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Season Preview 2011-12 Part 2 31/07/2011

Posted by Matt Rowson in Thoughts about things.
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Poland again?  Oh.  Part 2….

BRISTOL CITY

INS: Yannick Bolasie (Plymouth Argyle, Undisclosed), Ryan Taylor (Rotherham United, Undisclosed), Neil Kilkenny (Leeds United, Free)

OUTS: Stephen Henderson (Portsmouth, Undisclosed), John Akinde (Crawley Town, Free), Ivan Sproule (Hibernian, Free), Patrick Hoban, Jimmy Keohane

OUR EX-ROBINS: Sean Dyche, Chris Iwelumo

THEIR EX-ORNS: David James, Lee Johnson, Keith Millen (Manager)

RECENT ENCOUNTERS: An enjoyable 2-0 win at Ashton Gate early last season featuring an astonishing turbo-powered performance by Don Cowie, and a rather less enjoyable 3-1 reverse at Vicarage Road in February.

POSSIBLE STARTING ELEVEN:

James
Skuse      Carey         Nyatanga       McAllister
Adomah       Cissé         Kilkenny       Woolford
Stead         Maynard

VERDICT: Keith Millen. A solid bloke, a more important player for us than our mind’s eye probably recognises having once being part of a glut of signings that helped see off relegation and then, several years later, a regular part of a back three (along with Page and Mooney) as we won our first trophy in 20 years.  The next season he got injured early on, missed the insane run to Wembley and never played for the club again.  At the start of the Prem season, as the autograph-hunting kidz were clustering around the injured Tommy Mooney at the foot of the Rookery, Keith stood to one side, slightly embarrassed and unnoticed.  They didn’t know who he was.

Keith Millen is now the manager of Bristol City, and again hasn’t perhaps been dealt a hand that will permit him to be looked back on fondly or fairly.  City have a huge squad, many of whom recruited by Millen’s predecessors and many of whom on excessive salaries, making them unshiftable. Nobody wants Nicky Hunt on a big wedge for some reason.  Heaven knows we’ve been there.  Critically for Millen, this also means that he’s got limited scope in the transfer market, which is a problem when your defence looks as flaky as the Robins’.  There’s some quality there, and City managed to finish just behind us last season despite missing talisman Nicky Maynard for most of it.  Fancy that flattered them though, and they’ll struggle this season although like Barnsley they’re in the box labelled “could go down” rather than “will go down”.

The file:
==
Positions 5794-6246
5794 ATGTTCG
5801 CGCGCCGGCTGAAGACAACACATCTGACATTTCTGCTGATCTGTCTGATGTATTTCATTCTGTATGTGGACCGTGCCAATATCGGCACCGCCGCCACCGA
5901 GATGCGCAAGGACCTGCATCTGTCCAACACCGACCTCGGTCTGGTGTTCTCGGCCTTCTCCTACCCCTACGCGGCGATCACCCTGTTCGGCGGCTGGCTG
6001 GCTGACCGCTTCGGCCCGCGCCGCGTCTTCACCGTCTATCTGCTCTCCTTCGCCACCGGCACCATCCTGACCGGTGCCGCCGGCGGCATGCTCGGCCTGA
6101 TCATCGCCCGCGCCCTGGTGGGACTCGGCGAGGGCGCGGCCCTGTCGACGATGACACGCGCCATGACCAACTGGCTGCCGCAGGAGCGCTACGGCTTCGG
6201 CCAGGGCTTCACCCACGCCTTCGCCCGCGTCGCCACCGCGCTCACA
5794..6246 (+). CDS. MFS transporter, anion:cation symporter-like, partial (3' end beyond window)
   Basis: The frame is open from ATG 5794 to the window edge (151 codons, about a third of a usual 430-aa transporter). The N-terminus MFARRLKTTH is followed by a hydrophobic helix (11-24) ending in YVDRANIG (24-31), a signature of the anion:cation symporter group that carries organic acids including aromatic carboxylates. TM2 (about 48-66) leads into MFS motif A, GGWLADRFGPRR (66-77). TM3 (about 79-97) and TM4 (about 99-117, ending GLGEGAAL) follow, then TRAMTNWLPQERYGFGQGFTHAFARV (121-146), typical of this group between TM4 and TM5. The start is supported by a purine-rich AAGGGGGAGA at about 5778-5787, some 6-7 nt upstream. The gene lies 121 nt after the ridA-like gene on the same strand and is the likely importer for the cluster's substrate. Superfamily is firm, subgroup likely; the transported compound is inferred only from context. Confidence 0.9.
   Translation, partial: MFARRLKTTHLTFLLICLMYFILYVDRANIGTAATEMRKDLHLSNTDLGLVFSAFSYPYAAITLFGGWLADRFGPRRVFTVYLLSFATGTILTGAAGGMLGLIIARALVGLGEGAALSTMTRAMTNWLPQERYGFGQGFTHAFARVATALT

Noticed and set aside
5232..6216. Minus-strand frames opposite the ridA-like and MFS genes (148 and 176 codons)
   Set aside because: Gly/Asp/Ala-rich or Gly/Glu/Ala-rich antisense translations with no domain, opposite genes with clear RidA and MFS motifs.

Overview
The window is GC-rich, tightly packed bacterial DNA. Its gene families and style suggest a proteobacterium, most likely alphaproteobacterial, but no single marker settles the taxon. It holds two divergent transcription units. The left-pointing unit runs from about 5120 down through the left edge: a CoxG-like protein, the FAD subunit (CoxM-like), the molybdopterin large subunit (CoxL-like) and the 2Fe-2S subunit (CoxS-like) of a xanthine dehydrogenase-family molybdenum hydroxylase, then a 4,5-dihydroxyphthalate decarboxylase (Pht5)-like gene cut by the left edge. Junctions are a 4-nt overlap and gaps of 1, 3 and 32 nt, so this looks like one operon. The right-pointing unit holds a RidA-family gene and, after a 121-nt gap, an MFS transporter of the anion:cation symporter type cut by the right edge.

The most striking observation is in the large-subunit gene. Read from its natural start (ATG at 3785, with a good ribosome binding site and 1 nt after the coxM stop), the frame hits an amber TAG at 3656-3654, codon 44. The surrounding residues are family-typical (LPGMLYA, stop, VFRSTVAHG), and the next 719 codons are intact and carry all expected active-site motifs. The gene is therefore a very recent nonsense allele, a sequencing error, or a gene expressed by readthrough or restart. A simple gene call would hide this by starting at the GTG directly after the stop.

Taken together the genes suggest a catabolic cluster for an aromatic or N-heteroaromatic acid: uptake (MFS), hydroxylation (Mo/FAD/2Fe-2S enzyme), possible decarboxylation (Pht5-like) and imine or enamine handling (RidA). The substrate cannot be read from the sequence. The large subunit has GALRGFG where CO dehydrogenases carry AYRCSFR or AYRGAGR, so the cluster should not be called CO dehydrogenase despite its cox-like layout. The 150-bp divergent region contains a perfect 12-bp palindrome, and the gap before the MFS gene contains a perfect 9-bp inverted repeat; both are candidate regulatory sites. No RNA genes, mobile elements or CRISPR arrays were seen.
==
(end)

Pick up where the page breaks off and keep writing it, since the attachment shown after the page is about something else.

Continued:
BURNLEY

INS: Ben Mee (Manchester City, Season Loan), Kieran Trippier (Manchester City, Season Loan)

OUTS: Chris Eagles (Bolton Wanderers, Undisclosed), Chris Iwelumo (Watford, Undisclosed),  Tyrone Mears (Bolton Wanderers, Undisclosed), Stephen Thompson (St.Mirren, Free), Graham Alexander, Chris Anderson, Michael King, Nik Kudiersky, Chris Lynch, Kevin McDonald, Remco van der Schaaf, Clarke Carlisle (Preston North End, Season Loan)

OUR EX-CLARETS: Chris Iwelumo

THEIR EX-ORNS: None

RECENT ENCOUNTERS: Two defeats to the Clarets last season; a 3-2 reverse at Turf Moor secured by an iffy late Graham Alexander penalty, and a more comprehensive defeat at Vicarage Road featuring an uncomfortable mix-up between Scott Loach and Dale Bennett early doors.

POSSIBLE STARTING ELEVEN:

Grant
Trippier            Bikey            Mee                Fox
Marney         McCann         Bartley        Wallace
Rodriguez      Austin

VERDICT: Heaven knows, we remember how this feels.  The rules of the game have changed for Birmingham, Blackpool and West Ham of course, but Burnley were relegated under the same deal as we were in 2007… which means that they had one season to get it right, to bounce back, before needing to cut their cloth.  You’ll notice that they’re still here.  A year ago it felt as if the Clarets had done it “right”… by strengthening without gambling they had, OK, been relegated after a season but used the revenues to build the club in a way that might be sustainable.